The plaintiff testified that he is presently employed as a dock worker for the defendant and that if he were driving as regularly as he did before the accident, he would earn between $750 and $800 per week. His current earnings are $12.74 per hour which result in a weekly rate of about $500.

In an opinion and award filed on 22 July 1981, Deputy Commissioner Roney awarded the plaintiff $7,500, the value of the diminution of his future earning capacity. The award concluded that the injury was not a loss of an eye or loss of vision of an eye *145under G.S. 97-31. Roney found that the plaintiff was capable of earning wages as a road driver when he returned to work as a dock worker on 21 February 1979.

Upon the plaintiffs application for review, the Full Commission affirmed the opinion and award of Deputy Commissioner Roney on 25 November 1981. Plaintiff gave notice of appeal to this Court.

Douglas P. Dettor and Judith G. Behar, for plaintiff-appellant.

Wayne H. Foushee for defendant-appellee.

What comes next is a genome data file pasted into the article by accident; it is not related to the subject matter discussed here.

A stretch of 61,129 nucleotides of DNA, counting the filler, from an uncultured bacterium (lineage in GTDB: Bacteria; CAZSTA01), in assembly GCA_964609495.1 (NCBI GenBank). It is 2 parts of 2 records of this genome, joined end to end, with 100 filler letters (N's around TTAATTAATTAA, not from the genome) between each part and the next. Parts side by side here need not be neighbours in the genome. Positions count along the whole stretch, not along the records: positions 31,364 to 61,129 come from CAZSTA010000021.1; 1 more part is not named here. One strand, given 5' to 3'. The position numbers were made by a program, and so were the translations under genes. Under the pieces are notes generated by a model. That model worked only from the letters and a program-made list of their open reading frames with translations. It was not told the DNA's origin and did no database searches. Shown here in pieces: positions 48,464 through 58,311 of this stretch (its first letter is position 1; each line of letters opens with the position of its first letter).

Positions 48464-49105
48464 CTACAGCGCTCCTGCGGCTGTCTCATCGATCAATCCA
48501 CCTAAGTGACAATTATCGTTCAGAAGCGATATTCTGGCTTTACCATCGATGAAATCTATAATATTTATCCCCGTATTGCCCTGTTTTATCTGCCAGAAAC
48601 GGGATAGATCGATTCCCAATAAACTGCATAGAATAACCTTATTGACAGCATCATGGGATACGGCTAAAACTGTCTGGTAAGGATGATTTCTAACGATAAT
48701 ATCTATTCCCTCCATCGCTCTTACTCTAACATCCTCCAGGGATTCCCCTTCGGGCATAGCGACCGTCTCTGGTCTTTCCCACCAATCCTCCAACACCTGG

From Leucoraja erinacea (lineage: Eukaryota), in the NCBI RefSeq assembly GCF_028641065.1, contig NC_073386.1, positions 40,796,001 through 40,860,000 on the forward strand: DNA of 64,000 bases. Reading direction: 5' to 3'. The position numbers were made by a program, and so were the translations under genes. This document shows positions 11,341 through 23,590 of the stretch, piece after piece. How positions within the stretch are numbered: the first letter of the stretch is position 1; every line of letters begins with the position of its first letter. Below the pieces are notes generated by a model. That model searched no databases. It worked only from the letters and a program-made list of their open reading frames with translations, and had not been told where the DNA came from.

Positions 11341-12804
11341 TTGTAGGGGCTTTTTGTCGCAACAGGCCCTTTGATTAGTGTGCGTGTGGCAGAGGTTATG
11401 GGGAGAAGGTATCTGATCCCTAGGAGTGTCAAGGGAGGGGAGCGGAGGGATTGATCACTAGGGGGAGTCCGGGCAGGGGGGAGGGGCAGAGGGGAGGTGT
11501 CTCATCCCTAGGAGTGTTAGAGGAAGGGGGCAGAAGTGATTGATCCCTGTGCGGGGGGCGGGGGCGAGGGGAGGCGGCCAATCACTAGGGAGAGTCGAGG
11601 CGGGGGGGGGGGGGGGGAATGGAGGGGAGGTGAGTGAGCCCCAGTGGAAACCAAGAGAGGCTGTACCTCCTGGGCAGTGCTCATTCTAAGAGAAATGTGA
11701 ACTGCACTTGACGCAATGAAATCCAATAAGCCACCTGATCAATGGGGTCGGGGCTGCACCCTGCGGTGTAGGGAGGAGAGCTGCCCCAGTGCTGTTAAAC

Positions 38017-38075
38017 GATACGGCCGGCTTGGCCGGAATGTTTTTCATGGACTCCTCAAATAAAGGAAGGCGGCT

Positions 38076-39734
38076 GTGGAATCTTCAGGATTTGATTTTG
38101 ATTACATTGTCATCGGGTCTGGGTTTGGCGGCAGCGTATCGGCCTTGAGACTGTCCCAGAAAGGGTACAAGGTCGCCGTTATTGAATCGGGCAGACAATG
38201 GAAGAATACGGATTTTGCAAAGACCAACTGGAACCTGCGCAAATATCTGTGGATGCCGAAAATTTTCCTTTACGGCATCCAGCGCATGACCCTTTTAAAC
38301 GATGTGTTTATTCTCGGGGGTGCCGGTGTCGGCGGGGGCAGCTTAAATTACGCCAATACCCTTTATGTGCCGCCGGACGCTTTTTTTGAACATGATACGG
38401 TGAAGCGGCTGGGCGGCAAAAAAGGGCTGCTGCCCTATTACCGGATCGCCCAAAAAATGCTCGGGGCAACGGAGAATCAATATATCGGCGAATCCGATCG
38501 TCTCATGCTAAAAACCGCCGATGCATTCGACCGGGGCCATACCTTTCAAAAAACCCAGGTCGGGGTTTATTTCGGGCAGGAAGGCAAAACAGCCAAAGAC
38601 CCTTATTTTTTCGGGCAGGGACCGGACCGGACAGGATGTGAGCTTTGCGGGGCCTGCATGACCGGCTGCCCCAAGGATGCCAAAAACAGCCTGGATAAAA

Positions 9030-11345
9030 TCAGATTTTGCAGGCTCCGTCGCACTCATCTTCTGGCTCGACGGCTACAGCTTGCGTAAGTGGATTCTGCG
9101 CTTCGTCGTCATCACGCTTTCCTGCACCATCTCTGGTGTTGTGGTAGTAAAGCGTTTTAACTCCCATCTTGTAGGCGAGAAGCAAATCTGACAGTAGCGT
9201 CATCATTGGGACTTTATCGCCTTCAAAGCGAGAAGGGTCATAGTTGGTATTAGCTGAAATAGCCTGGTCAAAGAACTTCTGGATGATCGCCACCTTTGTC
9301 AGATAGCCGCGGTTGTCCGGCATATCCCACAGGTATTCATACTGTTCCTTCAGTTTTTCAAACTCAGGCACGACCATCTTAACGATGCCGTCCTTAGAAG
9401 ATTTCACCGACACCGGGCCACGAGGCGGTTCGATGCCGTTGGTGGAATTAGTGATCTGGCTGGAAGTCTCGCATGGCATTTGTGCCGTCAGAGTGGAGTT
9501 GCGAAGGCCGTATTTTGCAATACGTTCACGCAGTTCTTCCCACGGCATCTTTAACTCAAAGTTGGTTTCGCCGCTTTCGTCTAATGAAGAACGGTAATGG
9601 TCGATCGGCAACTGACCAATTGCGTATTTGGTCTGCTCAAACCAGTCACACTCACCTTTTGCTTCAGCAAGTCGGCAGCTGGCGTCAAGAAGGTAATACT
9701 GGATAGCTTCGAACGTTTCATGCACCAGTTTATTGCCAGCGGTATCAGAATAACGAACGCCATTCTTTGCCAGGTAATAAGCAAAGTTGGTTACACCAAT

ARNOLD, Judge.

The plaintiff argues that it was improper to consider diminution of earning capacity in the award when his injury was com-pensable under G.S. 97-31(24). We disagree.

The relevant portion of G.S. 97-31 states:

In cases included by the following schedule the compensation in each case shall be paid for disability during the healing period and in addition the disability shall be deemed to continue for the period specified, and shall he in lieu of all other compensation . . .
(24) In case of the loss of or permanent injury to any important external or internal organ or part of the body for which no compensation is payable under any other subdivision of this section, the Industrial Commission may award proper and equitable compensation not to exceed ten thousand dollars ($10,000) (emphasis added).

Although disability compensation under G.S. 97-31 is awarded for physical impairment irrespective of ability to work or loss of wage earning power, Crawley v. Southern Devices, Inc., 31 N.C. App. 284, 229 S.E. 2d 325 (1976), disc. rev. denied, 292 N.C. 467, 234 S.E. 2d 2 (1977); Loflin v. Loflin, 13 N.C. App. 574, 186 S.E. 2d 660, cert. denied, 281 N.C. 154, 187 S.E. 2d 585 (1972), we find nothing in the statute or the case law that forbids consideration of loss of earning capacity.

G.S. 97-31 provides that recovery for an injury compensable under one of its subsections “shall be in lieu of all other compen*146sation. . . Because the award concluded that the plaintiffs injury was to an important part of the body and there is competent evidence to support this finding, his injury falls within subsection (24) and is compensable.